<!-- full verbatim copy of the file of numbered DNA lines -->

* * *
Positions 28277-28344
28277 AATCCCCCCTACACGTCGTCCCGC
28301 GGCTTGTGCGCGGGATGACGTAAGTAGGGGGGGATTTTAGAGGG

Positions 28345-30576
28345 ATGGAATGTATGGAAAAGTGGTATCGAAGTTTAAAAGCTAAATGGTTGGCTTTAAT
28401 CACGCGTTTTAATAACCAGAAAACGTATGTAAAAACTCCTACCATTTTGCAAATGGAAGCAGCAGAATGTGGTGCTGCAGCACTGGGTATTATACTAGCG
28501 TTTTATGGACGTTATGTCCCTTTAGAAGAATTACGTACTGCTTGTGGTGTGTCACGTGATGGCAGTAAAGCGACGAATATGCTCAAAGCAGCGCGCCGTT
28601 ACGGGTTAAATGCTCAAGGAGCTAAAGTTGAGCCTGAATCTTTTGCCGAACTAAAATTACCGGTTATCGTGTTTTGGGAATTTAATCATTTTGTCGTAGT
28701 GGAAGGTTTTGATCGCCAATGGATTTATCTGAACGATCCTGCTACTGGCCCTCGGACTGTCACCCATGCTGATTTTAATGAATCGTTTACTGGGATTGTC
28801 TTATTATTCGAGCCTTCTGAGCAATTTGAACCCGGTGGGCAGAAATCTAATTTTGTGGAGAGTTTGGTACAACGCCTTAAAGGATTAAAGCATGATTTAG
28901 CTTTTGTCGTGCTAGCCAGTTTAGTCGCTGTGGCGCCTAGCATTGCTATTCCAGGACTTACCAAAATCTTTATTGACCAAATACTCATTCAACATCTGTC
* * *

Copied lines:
Positions 28277-28344
28277 AATCCCCCCTACACGTCGTCCCGC
28301 GGCTTGTGCGCGGGATGACGTAAGTAGGGGGGGATTTTAGAGGG

Positions 28345-30576
28345 ATGGAATGTATGGAAAAGTGGTATCGAAGTTTAAAAGCTAAATGGTTGGCTTTAAT
28401 CACGCGTTTTAATAACCAGAAAACGTATGTAAAAACTCCTACCATTTTGCAAATGGAAGCAGCAGAATGTGGTGCTGCAGCACTGGGTATTATACTAGCG
28501 TTTTATGGACGTTATGTCCCTTTAGAAGAATTACGTACTGCTTGTGGTGTGTCACGTGATGGCAGTAAAGCGACGAATATGCTCAAAGCAGCGCGCCGTT
28601 ACGGGTTAAATGCTCAAGGAGCTAAAGTTGAGCCTGAATCTTTTGCCGAACTAAAATTACCGGTTATCGTGTTTTGGGAATTTAATCATTTTGTCGTAGT
28701 GGAAGGTTTTGATCGCCAATGGATTTATCTGAACGATCCTGCTACTGGCCCTCGGACTGTCACCCATGCTGATTTTAATGAATCGTTTACTGGGATTGTC
28801 TTATTATTCGAGCCTTCTGAGCAATTTGAACCCGGTGGGCAGAAATCTAATTTTGTGGAGAGTTTGGTACAACGCCTTAAAGGATTAAAGCATGATTTAG
28901 CTTTTGTCGTGCTAGCCAGTTTAGTCGCTGTGGCGCCTAGCATTGCTATTCCAGGACTTACCAAAATCTTTATTGACCAAATACTCATTCAACATCTGTC